Posted on Thursday, July 30th, 2020

Staff standing behind Creative Encounters pickup table holding camp kit bags
Creative Encounters staff members Erica Gibson, Tatiana Fisher, and Zach Wynen hand out Camp-in-a-box at U of G

Creative Encounters, a CEPS-led summer camp, is engaging children through take-home camp kits.

With face-to-face summer camps cancelled, Creative Encounters Gillian Conley (Director) and Zach Wynen (Co-director) have been busy finding a new way to keep school-age children engaged with science, technology, engineering and math concepts through the summer. Normally done through the popular, CEPS-hosted Creative Encounters summer day camp, they had to pivot months of planning to a completely new model due to physical distancing requirements to mitigate the spread of COVID-19. 

“With so much uncertainty, we knew that this summer would be different and it was an opportunity to explore other methods of reaching our campers,” says Gillian Conley, recent University of Guelph graduate. “We felt it was important to still reach the community’s potential future scientists, even if we couldn’t physically host the camp on campus.”

Image of Gillian and Zach
Gillian Conley, recent U of G grad, and Zach Wynen, current U of G Computer Science and Theatre Studies student, are the Creative Encounters co-directors.

Creative Encounters traces its roots within the College back to 1993 as a STEM outreach program to engage local youth in science. The program runs a summer day camp, in-school workshops, after-school clubs, and participates in various on-campus STEM events. As a network member of Actua, Creative Encounters focuses on various initiatives such as Indigenous outreach, at-risk youth, and P.A.G.E.S. all-girls programming.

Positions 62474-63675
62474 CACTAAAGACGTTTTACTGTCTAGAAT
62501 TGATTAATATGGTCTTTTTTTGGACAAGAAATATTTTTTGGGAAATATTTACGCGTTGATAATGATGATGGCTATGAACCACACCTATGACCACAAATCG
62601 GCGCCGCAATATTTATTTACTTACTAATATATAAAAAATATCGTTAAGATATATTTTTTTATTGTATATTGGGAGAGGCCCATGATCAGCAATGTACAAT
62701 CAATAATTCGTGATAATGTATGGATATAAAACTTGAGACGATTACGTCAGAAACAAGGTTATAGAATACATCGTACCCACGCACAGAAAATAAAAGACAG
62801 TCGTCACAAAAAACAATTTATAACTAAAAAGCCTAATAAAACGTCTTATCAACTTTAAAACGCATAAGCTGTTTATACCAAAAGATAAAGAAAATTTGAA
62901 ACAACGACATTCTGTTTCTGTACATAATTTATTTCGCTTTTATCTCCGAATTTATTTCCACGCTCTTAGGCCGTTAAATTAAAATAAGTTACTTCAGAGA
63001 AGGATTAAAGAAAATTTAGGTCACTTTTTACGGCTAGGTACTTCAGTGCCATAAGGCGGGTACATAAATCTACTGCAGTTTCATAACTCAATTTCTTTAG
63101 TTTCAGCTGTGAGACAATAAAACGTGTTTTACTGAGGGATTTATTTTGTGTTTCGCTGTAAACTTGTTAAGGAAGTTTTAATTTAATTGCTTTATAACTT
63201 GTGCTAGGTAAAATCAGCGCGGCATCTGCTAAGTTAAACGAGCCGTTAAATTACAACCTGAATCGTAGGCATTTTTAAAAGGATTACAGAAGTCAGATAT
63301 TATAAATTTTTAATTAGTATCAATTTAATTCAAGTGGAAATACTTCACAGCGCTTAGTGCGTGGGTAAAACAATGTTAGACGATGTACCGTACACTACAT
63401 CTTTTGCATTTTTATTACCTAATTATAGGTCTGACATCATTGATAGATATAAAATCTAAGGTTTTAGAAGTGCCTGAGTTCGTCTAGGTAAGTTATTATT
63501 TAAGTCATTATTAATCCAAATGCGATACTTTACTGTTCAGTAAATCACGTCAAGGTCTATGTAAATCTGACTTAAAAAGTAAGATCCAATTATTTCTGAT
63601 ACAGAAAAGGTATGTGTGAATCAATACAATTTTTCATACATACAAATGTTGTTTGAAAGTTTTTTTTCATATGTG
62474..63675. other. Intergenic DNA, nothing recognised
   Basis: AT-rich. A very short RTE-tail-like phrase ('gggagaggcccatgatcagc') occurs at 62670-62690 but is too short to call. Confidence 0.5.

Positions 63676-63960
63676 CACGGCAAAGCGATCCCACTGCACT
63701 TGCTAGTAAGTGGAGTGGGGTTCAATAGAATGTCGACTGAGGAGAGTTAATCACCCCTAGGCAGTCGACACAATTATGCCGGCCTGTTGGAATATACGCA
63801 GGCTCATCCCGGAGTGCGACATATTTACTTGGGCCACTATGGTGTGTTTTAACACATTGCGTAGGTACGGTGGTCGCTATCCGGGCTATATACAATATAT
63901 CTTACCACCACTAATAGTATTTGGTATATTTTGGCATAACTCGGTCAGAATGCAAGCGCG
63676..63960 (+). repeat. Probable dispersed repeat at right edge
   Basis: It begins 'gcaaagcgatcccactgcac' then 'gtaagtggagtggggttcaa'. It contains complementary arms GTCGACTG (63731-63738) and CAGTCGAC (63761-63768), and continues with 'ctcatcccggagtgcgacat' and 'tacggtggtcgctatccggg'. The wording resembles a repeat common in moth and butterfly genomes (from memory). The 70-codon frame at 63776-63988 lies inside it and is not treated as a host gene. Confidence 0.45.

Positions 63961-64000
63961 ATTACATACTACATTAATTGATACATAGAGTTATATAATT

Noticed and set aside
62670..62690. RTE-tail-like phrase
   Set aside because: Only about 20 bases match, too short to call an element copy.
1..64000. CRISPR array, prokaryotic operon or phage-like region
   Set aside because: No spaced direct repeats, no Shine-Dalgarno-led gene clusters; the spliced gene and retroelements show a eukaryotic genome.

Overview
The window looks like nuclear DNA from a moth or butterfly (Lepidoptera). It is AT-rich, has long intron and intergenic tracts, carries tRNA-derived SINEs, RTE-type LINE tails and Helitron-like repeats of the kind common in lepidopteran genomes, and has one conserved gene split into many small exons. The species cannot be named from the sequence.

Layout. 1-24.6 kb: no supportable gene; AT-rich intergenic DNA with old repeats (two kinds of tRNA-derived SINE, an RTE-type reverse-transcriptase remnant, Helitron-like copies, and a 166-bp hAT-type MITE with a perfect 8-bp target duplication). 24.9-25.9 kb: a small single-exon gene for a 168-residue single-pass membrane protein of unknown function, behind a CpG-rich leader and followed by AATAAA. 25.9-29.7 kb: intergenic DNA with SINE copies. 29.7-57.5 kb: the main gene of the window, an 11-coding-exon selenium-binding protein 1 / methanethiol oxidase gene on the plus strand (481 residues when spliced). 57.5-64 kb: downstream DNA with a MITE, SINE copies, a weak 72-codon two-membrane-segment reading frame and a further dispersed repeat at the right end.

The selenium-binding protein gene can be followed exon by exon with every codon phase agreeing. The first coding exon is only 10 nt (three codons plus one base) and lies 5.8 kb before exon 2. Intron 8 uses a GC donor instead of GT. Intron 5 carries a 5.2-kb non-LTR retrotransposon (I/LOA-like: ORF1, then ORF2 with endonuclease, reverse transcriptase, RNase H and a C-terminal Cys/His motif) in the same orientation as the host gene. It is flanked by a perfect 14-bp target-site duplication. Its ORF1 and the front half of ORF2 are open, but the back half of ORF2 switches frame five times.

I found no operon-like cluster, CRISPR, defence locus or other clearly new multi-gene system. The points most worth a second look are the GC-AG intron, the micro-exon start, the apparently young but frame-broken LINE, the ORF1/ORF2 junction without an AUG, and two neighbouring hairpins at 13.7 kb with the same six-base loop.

With a staff of six undergraduate students and three high school students, they knew they could design home-based activities to challenge and inspire youth for the summer once they worked through logistics. 

“The first step was to reach out to our amazing, existing community of campers and parents to ask what they needed from us this summer,” says Zach Wynen, Computer Science and Theatre Studies undergraduate student. "They were pretty vocal about wanting less screen time for their kids, and we wanted to be able to support that. A lot of other summer camps went online too, so we wanted to do something unique.”

To meet parents’ and children’s needs, the team at Creative Encounters brainstormed a hands-on camp-in-a-box for kids – no internet or screen required.

Kiera Lewitzky, grade nine student at John F. Ross Collegiate Vocational Institute, holds a completed Space Exploration kit.

The second camp-in-a-box is Supercharged Circuits, which will be mailed out in early August. Campers explore the world of electrical engineering, building their own circuits and learning what goes into the electronics that we use every day.The box is a self-contained assortment of materials and instructions to guide kids through creating a successful project. Four camp-in-a-box themes have been planned and will be announced throughout the summer. The first kit, which will be mailed out this week, is “Space Exploration,” pictured here and completed by Kiera, grade nine student at John F. Ross Collegiate Vocational Institute. Campers can make their own telescope and star constellation projectors.

“We will do one virtual camp this summer due to its demand during regular camp years, and so we kept our Game Design camp,” Wynen adds. “For almost a decade, Game Design has been one of our most popular camps, and we always have campers each year who can't wait to do it the next year. We didn't want to disappoint them, so we moved it online.”

To check camp-in-a-box and Game Design camp availability, visit the Creative Encounters website. The Creative Encounters team is also creating educational STEM videos and looking at mailing camp-in-a-box kits to community partners such as schools, libraries, and community groups this fall.

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